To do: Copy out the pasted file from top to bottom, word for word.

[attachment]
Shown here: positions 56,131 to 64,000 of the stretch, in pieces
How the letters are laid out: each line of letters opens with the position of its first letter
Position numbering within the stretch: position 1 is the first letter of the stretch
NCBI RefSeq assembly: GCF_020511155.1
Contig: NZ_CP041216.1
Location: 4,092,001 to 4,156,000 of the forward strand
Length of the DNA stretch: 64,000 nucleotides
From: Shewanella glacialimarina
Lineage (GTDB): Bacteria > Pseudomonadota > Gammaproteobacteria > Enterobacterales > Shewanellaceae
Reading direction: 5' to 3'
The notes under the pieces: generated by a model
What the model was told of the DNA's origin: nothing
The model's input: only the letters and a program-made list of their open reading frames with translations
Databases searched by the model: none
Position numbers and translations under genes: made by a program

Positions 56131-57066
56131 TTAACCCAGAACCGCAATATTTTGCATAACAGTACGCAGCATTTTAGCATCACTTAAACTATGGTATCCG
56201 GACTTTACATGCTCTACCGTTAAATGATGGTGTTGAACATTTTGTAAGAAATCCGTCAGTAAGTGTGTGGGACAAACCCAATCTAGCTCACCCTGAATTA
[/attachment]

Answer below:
Shown here: positions 56,131 to 64,000 of the stretch, in pieces
How the letters are laid out: each line of letters opens with the position of its first letter
Position numbering within the stretch: position 1 is the first letter of the stretch
NCBI RefSeq assembly: GCF_020511155.1
Contig: NZ_CP041216.1
Location: 4,092,001 to 4,156,000 of the forward strand
Length of the DNA stretch: 64,000 nucleotides
From: Shewanella glacialimarina
Lineage (GTDB): Bacteria > Pseudomonadota > Gammaproteobacteria > Enterobacterales > Shewanellaceae
Reading direction: 5' to 3'
The notes under the pieces: generated by a model
What the model was told of the DNA's origin: nothing
The model's input: only the letters and a program-made list of their open reading frames with translations
Databases searched by the model: none
Position numbers and translations under genes: made by a program

Positions 56131-57066
56131 TTAACCCAGAACCGCAATATTTTGCATAACAGTACGCAGCATTTTAGCATCACTTAAACTATGGTATCCG
56201 GACTTTACATGCTCTACCGTTAAATGATGGTGTTGAACATTTTGTAAGAAATCCGTCAGTAAGTGTGTGGGACAAACCCAATCTAGCTCACCCTGAATTA